It’s back to the drawing board for the investor RT Torax, whose project Ostrava Tower raised eyebrows and the hopes of skyscraper fans across the country. RT’s spokesman Jindřich Vaněk says the company still wants to build a highrise, but may have to reduce its ambitions from 230 meters to something over 100 meters. Negotiations with the city had been based on a study by the Chybik+Krištof studio. What appears to be taking shape is the holding of an international architectural competition in May for a 2-tower structure. The official reason that the tower won’t be built as originally drawn is geological, says Vaněk: the ground beneath the building simply can’t support the structure. The idea for the new design is that the two towers spread their weight through a single, connecting base at the bottom. A winner of the competition could be known by the end of the year.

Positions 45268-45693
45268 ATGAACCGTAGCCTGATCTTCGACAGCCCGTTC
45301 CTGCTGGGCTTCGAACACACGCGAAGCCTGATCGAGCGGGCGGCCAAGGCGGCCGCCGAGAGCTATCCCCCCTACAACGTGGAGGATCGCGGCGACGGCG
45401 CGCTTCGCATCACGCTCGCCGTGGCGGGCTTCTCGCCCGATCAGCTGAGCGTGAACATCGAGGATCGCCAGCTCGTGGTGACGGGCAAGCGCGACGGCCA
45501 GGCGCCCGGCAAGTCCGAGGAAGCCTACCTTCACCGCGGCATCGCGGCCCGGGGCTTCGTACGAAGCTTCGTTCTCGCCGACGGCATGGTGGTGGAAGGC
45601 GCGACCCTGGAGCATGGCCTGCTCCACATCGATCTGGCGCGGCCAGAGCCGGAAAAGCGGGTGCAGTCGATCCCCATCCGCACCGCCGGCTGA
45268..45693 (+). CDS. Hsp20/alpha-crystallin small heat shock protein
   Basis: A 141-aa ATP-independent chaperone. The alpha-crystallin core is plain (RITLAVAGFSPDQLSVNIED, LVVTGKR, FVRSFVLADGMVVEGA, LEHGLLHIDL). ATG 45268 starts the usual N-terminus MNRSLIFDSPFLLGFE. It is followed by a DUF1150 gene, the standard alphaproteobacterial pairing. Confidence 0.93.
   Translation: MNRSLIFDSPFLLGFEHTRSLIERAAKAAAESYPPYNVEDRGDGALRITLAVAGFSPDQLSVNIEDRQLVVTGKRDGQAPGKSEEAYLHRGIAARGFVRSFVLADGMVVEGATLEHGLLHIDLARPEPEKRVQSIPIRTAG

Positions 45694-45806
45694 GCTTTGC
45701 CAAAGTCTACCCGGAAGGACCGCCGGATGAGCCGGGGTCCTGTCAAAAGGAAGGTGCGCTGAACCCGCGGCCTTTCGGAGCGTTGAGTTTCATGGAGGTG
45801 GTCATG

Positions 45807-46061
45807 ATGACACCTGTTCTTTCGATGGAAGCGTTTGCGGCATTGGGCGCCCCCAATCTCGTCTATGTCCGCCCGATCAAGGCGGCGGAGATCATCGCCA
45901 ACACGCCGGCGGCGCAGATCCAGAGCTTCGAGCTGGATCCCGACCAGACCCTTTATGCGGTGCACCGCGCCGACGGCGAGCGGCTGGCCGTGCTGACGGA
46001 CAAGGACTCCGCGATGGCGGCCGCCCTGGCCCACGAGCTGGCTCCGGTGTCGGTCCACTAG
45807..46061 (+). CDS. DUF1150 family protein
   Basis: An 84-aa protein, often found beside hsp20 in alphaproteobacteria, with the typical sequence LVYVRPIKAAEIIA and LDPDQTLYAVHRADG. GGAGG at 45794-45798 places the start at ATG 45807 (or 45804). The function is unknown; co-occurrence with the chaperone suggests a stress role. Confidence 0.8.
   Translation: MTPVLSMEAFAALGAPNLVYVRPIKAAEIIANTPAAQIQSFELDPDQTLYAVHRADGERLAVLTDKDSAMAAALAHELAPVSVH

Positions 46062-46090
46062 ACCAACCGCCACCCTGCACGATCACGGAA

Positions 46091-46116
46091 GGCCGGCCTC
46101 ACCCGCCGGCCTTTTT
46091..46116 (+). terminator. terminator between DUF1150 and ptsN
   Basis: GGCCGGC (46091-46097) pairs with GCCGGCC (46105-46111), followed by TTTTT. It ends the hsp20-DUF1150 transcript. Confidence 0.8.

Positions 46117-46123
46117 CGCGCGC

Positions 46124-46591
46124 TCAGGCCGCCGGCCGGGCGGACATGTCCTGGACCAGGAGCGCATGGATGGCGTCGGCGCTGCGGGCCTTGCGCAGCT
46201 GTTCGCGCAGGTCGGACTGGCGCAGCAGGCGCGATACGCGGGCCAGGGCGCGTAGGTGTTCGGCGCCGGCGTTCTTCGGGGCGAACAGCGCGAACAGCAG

The number of flats sold in Prague last year fell 58% from 7,450 in 2021 to just 3,100. But the Czech National Bank’s hard line against inflation wasn’t the only cause of the collapse. “One of the factors was the fall of the mortgage market, which was caused by higher interest rates,” says Jana Panochová, a senior consultant at Lexxus Norton. “However, the fundamental breaking point was the war in Ukraine, which led to the freezing of the residential market for several months as people concentrated mostly on geopolitical and financial uncertainty.” She says that sale prices have climbed out of reach for so many people that demand for rental units rose 63%, with rents jumping by 22%. However, director Denisa Višňovská says that there’s been a turnaround in sales since the end of 2022, as demand is up 20%. Prices have stopped rising, while inefficient homes and those in less popular locations are actually falling in price.
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